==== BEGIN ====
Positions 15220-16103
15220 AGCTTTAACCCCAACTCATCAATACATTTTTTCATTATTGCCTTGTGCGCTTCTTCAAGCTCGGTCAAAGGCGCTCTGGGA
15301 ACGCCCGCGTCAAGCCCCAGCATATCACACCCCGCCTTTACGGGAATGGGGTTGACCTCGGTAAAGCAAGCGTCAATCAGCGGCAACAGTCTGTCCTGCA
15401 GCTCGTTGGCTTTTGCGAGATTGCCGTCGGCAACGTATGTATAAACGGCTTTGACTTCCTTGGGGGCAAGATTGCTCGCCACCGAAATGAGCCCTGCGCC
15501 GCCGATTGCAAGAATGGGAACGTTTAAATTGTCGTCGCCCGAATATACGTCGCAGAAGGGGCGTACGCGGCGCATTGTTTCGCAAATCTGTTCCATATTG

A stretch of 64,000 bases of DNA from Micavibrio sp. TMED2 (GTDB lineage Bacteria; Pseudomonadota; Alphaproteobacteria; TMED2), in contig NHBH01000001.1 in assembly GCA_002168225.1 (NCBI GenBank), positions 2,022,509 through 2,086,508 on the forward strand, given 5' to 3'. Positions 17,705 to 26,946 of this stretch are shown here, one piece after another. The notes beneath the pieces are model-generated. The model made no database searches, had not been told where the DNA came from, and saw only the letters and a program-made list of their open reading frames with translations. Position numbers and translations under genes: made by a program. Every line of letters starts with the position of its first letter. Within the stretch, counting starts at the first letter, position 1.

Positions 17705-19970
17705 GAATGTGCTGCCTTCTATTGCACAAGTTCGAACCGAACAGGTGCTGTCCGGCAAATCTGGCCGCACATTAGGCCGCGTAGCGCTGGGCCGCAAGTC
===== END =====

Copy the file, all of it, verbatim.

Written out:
Positions 15220-16103
15220 AGCTTTAACCCCAACTCATCAATACATTTTTTCATTATTGCCTTGTGCGCTTCTTCAAGCTCGGTCAAAGGCGCTCTGGGA
15301 ACGCCCGCGTCAAGCCCCAGCATATCACACCCCGCCTTTACGGGAATGGGGTTGACCTCGGTAAAGCAAGCGTCAATCAGCGGCAACAGTCTGTCCTGCA
15401 GCTCGTTGGCTTTTGCGAGATTGCCGTCGGCAACGTATGTATAAACGGCTTTGACTTCCTTGGGGGCAAGATTGCTCGCCACCGAAATGAGCCCTGCGCC
15501 GCCGATTGCAAGAATGGGAACGTTTAAATTGTCGTCGCCCGAATATACGTCGCAGAAGGGGCGTACGCGGCGCATTGTTTCGCAAATCTGTTCCATATTG

A stretch of 64,000 bases of DNA from Micavibrio sp. TMED2 (GTDB lineage Bacteria; Pseudomonadota; Alphaproteobacteria; TMED2), in contig NHBH01000001.1 in assembly GCA_002168225.1 (NCBI GenBank), positions 2,022,509 through 2,086,508 on the forward strand, given 5' to 3'. Positions 17,705 to 26,946 of this stretch are shown here, one piece after another. The notes beneath the pieces are model-generated. The model made no database searches, had not been told where the DNA came from, and saw only the letters and a program-made list of their open reading frames with translations. Position numbers and translations under genes: made by a program. Every line of letters starts with the position of its first letter. Within the stretch, counting starts at the first letter, position 1.

Positions 17705-19970
17705 GAATGTGCTGCCTTCTATTGCACAAGTTCGAACCGAACAGGTGCTGTCCGGCAAATCTGGCCGCACATTAGGCCGCGTAGCGCTGGGCCGCAAGTC